Also, keep in mind you will encounter a lot of spray, so bring a waterproof jacket that you can put on if you find there is too much spray.
How To Reach The Trummelbach Falls
The Trummelbach Falls are in Lauterbrunnen Valley approximately 3 km north of Lauterbrunnen and can be reached on foot, by car, or by public transport.
By Public Transport
First, take the train to Lauterbrunnen train station. Then, take Bus 141 from anywhere in Lauterbrunnen to the bus stop Trümmelbachfälle. Use the SBB online trip planner to find the exact time and connections. In general, the buses run all day, every 30 minutes.
If you are coming by car, you can park at the entrance to the falls. It is on the main road in the Lauterbrunnen Valley floor around
- 2.5 km from Lauterbrunnen
- 19.4km from Grindelwald
- 16km from Interlaken
Parking is available right by the main road at the entrance to the falls. You can find the car park on Google Maps.
Although any walk in the Lauterbrunnen Valley is a beautiful one, there is no specific path to the Trümmelbach Falls. So, you have to walk along the main road. This is the shortest way to get to the falls on foot, however, alternatively, you could walk on the town side of the river along a quieter road.
Google shows both ways on Google Maps.
Restaurant & Toilets
If you want to take a break and warm up after you have visited the falls, I recommend stopping at the lovely restaurant back near the road. Not only is it set in a beautiful green parklike area, it also has a great outside seating area you can relax in.
It is also the only place where you will find toilets at the Trümmelbach Falls, so keep that in mind while you visit. They are outside the restaurant on the right-hand side where the terrace is.
How do you go to Trummelbach Falls from Mürren?
To get to the Trummelbach Falls from Mürren you have a couple of options:
- Take the gondola down to Stechelberg and take Bus 141 to the falls (Approximately 47 minutes)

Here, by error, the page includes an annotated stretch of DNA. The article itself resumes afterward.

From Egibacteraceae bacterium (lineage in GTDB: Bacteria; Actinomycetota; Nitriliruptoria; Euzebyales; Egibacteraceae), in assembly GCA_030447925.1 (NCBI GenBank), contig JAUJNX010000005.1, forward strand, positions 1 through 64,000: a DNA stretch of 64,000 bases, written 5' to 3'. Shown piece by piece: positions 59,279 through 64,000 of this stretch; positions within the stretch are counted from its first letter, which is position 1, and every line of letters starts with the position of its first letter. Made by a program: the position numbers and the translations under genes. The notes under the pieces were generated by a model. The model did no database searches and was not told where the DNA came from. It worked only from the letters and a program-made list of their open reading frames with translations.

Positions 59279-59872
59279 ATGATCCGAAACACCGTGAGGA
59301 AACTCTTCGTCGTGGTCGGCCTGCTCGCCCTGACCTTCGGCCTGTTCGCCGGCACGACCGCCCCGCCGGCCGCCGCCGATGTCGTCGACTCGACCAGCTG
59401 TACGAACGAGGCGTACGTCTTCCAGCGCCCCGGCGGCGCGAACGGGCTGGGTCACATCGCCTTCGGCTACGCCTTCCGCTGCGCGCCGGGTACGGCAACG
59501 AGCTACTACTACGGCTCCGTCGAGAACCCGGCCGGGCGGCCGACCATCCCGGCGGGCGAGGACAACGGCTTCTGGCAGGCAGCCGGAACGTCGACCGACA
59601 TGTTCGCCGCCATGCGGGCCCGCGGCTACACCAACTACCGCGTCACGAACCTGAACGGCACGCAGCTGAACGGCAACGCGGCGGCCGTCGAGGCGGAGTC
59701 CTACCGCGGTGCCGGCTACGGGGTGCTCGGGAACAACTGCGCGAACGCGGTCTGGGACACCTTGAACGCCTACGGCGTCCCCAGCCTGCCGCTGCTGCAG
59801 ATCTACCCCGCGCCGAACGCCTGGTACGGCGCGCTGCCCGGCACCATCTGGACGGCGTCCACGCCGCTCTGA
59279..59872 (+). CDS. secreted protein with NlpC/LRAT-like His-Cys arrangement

- Take the BLM train to Grütschalp, the gondola down to Lauterbrunnen and then the Bus 141 to the falls (Approximately 41km)
Mürren is only around 2km up the Lauterbrunnen Valley from the Trummelbach Falls. You could take a lovely walk along the valley to reach it, heading downhill, and return by bus. The bus ride is only 3 minutes each way.
Best Time to Visit
Trummelbach Falls can be visited any time between April and November. They are closed during the winter months due to ice and snow, which make the falls dangerous to visit.
The best time to visit the Trummelbach Falls is in summer when they are at full flow and things are at the driest inside the tunnels. The only challenge with this is that this is peak season. So, I would suggest May or June, or September and October are ideal.
Try to get to the falls early to avoid the crowds and the organized tours which tend to arrive a little later in the morning, but still early enough. I visited when they first opened at 8.30 am and there were only 3 other people there. An hour later when I was finished, there were two other couples I saw, but otherwise, it was quiet.
Trümmelbach Falls Photos
The following photos are a range of shots I took during my recent visit there. The ones in the darker tunnels are the upper part of the falls (6-10) while the lighter ones tend to be the lower falls (1-5).
Frequently Asked Questions
How long does it take to visit the Trummelbach Falls?
Most people spend around 1-2 hours inside the Trümmelbach Falls, depending on how much time you spend at each waterfall and how slowly you take the stairs. You can also spend some time at the restaurant’s outdoor seating area and enjoy the sunshine after you exit the falls.
Is The Trummelbach Falls Worth It?
The Trümmelbach Falls are definitely worth visiting if you are in the Lauterbrunnen area. They are Europe’s largest subterranean waterfalls and include an impressive array of tunnels, stairs, viewing platforms and a cave funicular to take you to them.
Header image source: clare_and_ben on Flickr)